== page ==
Cost Spreadsheet ... Picasa Web Album

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        • #5
          Re: Newbie with an issue

          Hi guys,
          Thanks for the replies.
          Ok so insulation sounds like the problem, so I can easily wack a good dollop ove the top, maybe get some down the back, none on the front though.

          My concrete base is just that, a 4'' slab of concrete laid on normal bricks along the edges, so there is nothing under the slab at all apart from air
          I assume from your question that it should have some sort of insulation layer below it???

          Soon get some piccys up, just been a little busy..

          Comment


          • #6
            Re: Newbie with an issue

            PS Since figured out my opening to roof height is only 52%, how will that affect the temperature? Presumably not enough airflow? so will it burn at a lower temp?

            Comment


            • #7
              Re: Newbie with an issue

              Ben,

              The biggest problem (most difficult to solve) is the lack of insulation under your cooking floor. Are you cooking on the concrete or do you have bricks on top of the concrete??

              You need to have some insulation on top of the hearth and under your cooking floor bricks. This is why your floor refuses to get hot. The 4" slab of concrete is like a giant heat sink, sucking your heat away from the cooking surface.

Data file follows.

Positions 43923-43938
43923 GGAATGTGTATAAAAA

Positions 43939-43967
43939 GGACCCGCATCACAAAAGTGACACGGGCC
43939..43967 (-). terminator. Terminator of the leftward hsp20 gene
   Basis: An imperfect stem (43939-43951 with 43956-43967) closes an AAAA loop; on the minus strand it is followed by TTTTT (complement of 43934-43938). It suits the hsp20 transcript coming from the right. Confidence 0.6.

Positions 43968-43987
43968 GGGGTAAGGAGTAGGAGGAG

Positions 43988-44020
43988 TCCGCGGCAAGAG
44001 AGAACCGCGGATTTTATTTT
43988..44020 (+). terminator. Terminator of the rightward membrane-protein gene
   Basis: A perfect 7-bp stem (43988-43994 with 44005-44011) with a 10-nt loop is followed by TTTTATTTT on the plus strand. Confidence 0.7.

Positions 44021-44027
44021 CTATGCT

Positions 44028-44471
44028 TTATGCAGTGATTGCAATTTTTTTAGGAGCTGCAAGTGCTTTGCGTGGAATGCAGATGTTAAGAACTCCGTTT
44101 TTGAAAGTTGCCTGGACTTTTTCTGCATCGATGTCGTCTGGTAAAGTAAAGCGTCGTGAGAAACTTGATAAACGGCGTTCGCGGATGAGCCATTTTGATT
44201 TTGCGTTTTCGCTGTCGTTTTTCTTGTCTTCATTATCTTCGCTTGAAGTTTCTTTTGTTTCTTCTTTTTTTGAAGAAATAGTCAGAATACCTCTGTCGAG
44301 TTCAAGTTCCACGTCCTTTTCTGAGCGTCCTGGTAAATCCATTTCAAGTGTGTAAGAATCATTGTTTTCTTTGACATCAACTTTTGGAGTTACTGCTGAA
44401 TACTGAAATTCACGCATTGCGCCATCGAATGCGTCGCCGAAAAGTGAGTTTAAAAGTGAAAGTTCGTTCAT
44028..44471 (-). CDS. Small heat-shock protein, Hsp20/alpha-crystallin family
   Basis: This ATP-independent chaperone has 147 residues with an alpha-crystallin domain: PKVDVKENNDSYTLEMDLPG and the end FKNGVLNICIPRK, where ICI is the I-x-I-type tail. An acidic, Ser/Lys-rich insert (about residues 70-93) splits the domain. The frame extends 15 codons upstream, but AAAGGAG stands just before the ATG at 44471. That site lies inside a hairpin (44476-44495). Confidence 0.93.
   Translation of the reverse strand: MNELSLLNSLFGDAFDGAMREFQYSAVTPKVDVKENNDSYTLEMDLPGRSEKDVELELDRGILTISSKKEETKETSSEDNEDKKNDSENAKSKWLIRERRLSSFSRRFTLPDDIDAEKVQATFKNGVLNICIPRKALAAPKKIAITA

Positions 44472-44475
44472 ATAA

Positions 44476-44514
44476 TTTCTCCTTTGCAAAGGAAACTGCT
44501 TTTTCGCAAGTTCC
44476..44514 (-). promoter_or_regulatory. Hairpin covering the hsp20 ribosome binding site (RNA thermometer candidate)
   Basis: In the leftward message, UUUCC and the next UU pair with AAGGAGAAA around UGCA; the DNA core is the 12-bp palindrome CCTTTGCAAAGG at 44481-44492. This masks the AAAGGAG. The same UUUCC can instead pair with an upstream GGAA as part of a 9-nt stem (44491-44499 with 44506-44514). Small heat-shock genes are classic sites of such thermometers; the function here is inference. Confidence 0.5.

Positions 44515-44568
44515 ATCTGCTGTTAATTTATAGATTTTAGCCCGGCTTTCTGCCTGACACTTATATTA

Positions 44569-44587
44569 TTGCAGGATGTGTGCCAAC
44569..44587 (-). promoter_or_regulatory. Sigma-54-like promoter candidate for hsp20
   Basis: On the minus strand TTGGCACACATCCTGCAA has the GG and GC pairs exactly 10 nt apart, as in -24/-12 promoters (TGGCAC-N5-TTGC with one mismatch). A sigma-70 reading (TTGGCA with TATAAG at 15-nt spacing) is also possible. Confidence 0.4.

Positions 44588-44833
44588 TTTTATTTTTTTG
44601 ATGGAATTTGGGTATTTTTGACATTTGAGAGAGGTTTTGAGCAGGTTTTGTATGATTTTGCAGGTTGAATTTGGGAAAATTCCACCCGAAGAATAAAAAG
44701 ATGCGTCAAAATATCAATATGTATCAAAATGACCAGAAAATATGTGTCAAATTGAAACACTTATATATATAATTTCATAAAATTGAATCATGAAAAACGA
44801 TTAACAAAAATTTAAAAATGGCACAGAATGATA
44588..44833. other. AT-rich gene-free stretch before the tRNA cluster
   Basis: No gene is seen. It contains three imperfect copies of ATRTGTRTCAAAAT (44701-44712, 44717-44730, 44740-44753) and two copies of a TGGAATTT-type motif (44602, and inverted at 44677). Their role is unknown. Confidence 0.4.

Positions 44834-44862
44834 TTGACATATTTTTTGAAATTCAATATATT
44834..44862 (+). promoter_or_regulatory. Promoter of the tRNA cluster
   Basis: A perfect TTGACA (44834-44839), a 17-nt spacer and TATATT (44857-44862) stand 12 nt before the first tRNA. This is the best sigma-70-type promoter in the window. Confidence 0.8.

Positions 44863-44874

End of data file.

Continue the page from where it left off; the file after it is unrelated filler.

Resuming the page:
If it's possible, put some 2" thick refractory insulation board on top of the concrete hearth, then lay some bricks on top of that for a cooking surface.
              Ken H. - Kentucky
              42" Pompeii

              Pompeii Oven Construction Video Updated!

              Oven Thread ... Enclosure Thread
              Cost Spreadsheet ... Picasa Web Album

              Comment


              • #8
                Re: Newbie with an issue

                If all else fails, maybe you could add some insulation underneath the concrete hearth? It'd be better than nothing at any rate...
                "Building a Brick oven is the most fun anyone can have by themselves." (Terry Pratchett... slightly amended)

                http://www.fornobravo.com/forum/f8/p...pics-2610.html
                http://www.fornobravo.com/forum/f9/p...nues-2991.html

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                • #9
                  Re: Newbie with an issue

                  BenBaron,

                  How many fires have you had in your oven?

                  If it is brand new the second issue you will have is the moisture in the masonry takes a good 10 fires or so to cure or dry out. Until that point, the oven has a real hard time getting to and holding temperature.

                  This is a secondary issue compared to the 'no insulation under the floor' issue which will take a big long fire to heat up all that concrete.... or get some good insulation under the cooking floor.

                  JED

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                  • #10